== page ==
For those that may not have seen it, Space History Photo of the Week #373 (12/24/11) has a photo of Cernan taken by Stafford using the docking bar mirror used on GT-9A.

LM-12
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posted 07-24-2013 12:12 PM     Click Here to See the Profile for LM-12     Edit/Delete Message   Reply w/Quote
The flight plan indicates that Gemini 8 and Agena would have been docked when the EVA began, with the Agena at 0°, 90°, 0° and the spacecraft at 0°, -90°, 0°.

I'm guessing that is 90° yaw, and perpendicular to the direction of flight.

LM-12
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posted 07-24-2013 04:03 PM     Click Here to See the Profile for LM-12     Edit/Delete Message   Reply w/Quote
Here are two colour photos of the Gemini 8 EVA equipment: 1 | 2

LM-12
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posted 07-26-2013 09:32 PM     Click Here to See the Profile for LM-12     Edit/Delete Message   Reply w/Quote
This paragraph is from the program mission report for Gemini 8:

A hatch holding device was added to both hatches. This was a tooth and ratchet system with the tooth mounted on the center torque box of the cabin and the ratchet attached to the hatch. To provide EVA capability through either hatch, a hatch closing device and attaching eyebolts were added to the left hatch and were the same as the existing installation on the right hatch. Hatch rigging procedures were changed to insure compatability with the hatch holding device.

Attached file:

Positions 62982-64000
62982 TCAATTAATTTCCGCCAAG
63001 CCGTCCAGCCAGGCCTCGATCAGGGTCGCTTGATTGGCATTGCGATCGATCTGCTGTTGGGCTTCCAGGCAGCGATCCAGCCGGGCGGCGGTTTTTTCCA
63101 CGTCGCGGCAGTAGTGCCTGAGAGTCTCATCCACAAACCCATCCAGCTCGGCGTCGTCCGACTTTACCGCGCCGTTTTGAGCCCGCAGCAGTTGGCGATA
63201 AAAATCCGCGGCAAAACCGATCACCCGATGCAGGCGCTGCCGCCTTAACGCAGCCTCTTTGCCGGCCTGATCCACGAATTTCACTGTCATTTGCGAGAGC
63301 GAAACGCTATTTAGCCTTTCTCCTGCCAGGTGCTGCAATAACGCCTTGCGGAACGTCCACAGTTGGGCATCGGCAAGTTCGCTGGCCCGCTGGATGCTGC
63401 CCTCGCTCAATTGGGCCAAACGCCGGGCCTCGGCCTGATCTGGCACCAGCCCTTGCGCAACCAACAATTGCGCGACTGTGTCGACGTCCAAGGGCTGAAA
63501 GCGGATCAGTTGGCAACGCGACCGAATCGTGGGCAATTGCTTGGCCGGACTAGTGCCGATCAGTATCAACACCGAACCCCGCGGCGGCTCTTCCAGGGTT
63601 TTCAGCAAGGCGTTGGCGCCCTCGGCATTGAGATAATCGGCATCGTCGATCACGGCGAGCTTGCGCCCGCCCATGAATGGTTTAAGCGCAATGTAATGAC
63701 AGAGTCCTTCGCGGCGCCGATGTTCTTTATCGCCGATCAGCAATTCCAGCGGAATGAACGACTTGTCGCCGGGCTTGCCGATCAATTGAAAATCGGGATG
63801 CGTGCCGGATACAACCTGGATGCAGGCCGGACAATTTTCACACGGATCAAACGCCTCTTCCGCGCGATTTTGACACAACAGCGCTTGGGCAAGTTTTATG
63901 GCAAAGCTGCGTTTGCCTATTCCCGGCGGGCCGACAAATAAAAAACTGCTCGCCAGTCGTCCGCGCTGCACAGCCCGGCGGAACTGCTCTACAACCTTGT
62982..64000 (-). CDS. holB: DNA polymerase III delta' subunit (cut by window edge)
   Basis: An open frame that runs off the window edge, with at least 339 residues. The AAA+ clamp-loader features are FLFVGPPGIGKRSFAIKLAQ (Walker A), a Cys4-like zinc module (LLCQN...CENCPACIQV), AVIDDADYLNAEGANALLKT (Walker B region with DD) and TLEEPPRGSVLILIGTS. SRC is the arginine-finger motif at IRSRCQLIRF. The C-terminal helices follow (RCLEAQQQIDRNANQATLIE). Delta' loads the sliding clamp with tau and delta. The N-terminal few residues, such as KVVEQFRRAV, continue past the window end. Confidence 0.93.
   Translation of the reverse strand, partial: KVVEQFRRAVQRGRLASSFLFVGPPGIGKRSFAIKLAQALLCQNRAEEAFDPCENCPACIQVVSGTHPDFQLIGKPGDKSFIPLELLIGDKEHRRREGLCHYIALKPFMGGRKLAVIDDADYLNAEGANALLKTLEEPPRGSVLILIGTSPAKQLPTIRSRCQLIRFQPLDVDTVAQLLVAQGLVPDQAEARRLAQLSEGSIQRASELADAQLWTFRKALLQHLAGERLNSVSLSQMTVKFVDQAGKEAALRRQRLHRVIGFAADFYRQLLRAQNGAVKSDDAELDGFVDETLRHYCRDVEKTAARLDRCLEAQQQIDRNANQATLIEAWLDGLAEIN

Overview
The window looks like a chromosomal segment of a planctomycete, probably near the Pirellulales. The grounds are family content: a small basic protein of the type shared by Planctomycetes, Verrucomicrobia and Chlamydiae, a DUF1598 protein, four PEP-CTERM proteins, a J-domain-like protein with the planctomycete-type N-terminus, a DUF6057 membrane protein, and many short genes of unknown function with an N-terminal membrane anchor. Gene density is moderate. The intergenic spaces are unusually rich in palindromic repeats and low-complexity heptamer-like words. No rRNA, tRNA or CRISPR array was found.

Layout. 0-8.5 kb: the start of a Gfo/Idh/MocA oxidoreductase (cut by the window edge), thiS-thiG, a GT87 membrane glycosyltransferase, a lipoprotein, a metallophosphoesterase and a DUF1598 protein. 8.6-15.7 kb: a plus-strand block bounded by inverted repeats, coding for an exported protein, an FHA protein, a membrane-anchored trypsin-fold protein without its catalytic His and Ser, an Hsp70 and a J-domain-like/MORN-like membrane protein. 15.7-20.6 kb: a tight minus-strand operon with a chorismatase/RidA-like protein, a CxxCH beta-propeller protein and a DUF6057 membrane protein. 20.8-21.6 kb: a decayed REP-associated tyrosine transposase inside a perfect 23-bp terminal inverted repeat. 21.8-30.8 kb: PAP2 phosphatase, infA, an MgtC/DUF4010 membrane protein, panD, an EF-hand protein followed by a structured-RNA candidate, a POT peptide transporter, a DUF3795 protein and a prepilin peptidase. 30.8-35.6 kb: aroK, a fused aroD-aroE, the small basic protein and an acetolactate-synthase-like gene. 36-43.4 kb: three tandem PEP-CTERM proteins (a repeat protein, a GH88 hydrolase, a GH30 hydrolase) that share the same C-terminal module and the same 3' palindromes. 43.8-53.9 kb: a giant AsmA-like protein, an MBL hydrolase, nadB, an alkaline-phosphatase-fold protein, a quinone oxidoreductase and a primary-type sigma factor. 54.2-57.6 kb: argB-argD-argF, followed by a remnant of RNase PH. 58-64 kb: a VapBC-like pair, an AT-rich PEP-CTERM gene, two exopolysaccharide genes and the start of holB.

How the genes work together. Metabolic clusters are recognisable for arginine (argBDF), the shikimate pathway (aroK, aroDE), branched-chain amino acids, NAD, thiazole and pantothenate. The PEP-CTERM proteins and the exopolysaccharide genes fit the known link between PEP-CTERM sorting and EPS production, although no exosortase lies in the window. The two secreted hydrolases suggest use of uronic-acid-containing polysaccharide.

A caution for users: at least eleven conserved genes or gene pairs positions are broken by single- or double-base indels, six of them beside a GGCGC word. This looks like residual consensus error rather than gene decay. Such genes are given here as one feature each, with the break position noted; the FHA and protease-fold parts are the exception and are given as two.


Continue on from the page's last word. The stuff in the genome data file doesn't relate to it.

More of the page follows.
LM-12
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posted 07-27-2013 07:20 AM     Click Here to See the Profile for LM-12     Edit/Delete Message   Reply w/Quote
Handrails and velcro patches were added to the exterior of the Gemini spacecraft to assist Dave Scott during his planned EVA.

LM-12
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posted 08-06-2013 09:54 PM     Click Here to See the Profile for LM-12     Edit/Delete Message   Reply w/Quote
Here is the EVA section of the Gemini 8 flight plan: page 60 | 61 | 62 | 63 | 64

Delta7
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posted 08-06-2013 10:32 PM     Click Here to See the Profile for Delta7   Click Here to Email Delta7     Edit/Delete Message   Reply w/Quote
Interesting to remember this EVA was the main reason that Elliot See was bumped from the flight by Deke Slayton and promoted to Command Pilot of Gemini 9.

LM-12
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posted 08-07-2013 01:41 AM     Click Here to See the Profile for LM-12     Edit/Delete Message   Reply w/Quote
This EVA illustration shows how Dave Scott would have made his way aft to the adapter section to don the ESP. Between steps 5 and 6, Neil Armstrong would have undocked Gemini and Agena, and deployed the back pack from the adapter.

LM-12
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posted 08-24-2013 12:38 AM     Click Here to See the Profile for LM-12     Edit/Delete Message   Reply w/Quote
Here is a summary table of all the Gemini EVA activity from NASA SP-149.
Extravehicular activity (EVA) was accomplished on 5 of the 10 manned Gemini missions. A total of 6 hours and 1 minute was accumulated in five extravehicular excursions on an umbilical. An additional 6 hours and 24 minutes of hatch-open time was accumulated in six periods of standup EVA including two periods for jettisoning equipment. The total extravehicular time for the Gemini Program was 12 hours and 25 minutes.

LM-12
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posted 08-24-2013 09:30 AM     Click Here to See the Profile for LM-12     Edit/Delete Message   Reply w/Quote
The EVA crewmembers were White, Scott, Cernan, Collins, Gordon and Aldrin.

LM-12